Skip to main content

As full of snow these recent weeks in January have been for many of us, they are also ones full of social and historical importance. This past Saturday, women across the nation marched for the fourth annual Women’s March on Washington. This week, we celebrated Martin Luther King, Jr. Day, remembering a man whose advocacy changed the course of our nation. And this Wednesday marks the 46th anniversary of Roe v. Wade, after which follows the 45th annual March for Life on Friday, when streets of Washington will be filled with anti-abortion protesters.

It’s a tumultuous time in our nation, one where concerns are high and debates persist on issues for which many on very divergent sides seek greater protection of rights and freedoms. I’d love to know what Dr. Martin Luther King, Jr. would tell us now, were he still marching on Washington.

For Brenda Myers-Powell, who penned an article at Verily at this time of year in 2016, when we remember King, “we remember a man who fought to erase the residual effects of slavery that had troubled our nation since its founding.” For Myers-Powell, those residual effects are all too real, as she fights to stop the modern-day slavery that continues to take place across our country with sex-trafficking.

This year, a different writer shares her story of an unplanned pregnancy—an issue of high importance to women who march in both of the very different marches on Washington this week. For this writer, her challenging experience is one she credits for her later personal advancement, as well as for women’s progress beyond herself.

Topics such as abortion today are heated in political and public discourse, even while not often openly discussed in our homes and friendships. I have a theory that part of the reason many women’s topics like abortion, sexual assault, and others even more broadly like race issues, have been as highly charged as they are under-discussed in personal conversation is that they may have touched a person personally and left a painful mark. It may be a broad stroke to say this, but it’s fair to say that no one rushes to talk about topics that have affected them personally during hard times of their lives. While this makes sense, there has been a cultural question that’s developed out of this, of whether we should avoid the topics that trigger us. Responding to this, Stephanie Murray writes a case for leaning into triggers in a thought-provoking essay for Verily this week. As it happens, this very article was born out of a democratic process that you, our readers, participated in—it was an article idea voted for in one of our Verily Yours reader surveys. To our members, in particular, thank you for sharing your voice and making this article happen!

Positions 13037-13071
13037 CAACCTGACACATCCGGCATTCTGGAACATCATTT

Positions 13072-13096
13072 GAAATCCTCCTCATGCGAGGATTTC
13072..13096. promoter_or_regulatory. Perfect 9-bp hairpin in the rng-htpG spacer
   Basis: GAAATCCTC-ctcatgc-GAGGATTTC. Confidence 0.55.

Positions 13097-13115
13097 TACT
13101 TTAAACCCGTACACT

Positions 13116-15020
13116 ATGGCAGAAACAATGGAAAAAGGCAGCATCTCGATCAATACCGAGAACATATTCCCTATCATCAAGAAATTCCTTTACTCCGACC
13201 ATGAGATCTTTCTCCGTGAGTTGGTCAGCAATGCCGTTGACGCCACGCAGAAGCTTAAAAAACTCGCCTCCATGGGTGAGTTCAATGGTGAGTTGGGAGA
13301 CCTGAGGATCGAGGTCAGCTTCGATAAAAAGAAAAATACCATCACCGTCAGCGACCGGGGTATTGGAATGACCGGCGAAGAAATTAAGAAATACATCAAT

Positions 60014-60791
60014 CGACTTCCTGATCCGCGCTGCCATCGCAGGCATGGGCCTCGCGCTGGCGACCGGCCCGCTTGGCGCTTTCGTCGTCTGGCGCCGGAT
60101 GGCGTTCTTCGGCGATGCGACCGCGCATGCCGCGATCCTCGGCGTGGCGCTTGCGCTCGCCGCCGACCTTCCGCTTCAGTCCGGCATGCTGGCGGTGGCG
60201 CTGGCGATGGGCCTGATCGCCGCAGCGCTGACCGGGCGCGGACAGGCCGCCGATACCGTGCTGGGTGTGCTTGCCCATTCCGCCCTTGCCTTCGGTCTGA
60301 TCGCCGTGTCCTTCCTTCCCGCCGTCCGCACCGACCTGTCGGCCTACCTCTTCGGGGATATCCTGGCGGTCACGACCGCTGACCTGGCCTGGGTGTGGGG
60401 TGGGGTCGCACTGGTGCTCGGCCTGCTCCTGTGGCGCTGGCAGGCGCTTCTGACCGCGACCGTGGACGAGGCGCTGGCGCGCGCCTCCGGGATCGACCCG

Additionally this week at Verily, we share a fascinating style piece on the “History of Color,” in which Caroline Mays explores shades that have influenced or been influenced by social movements and politics.

Is it just me, or does this sound like a week of content on touchy social and political topics, that manages not to cause a headache? I hope it’s the same for you, and more than that, uplifting. 

Thank you for your readership, shares, and support!

Mary Rose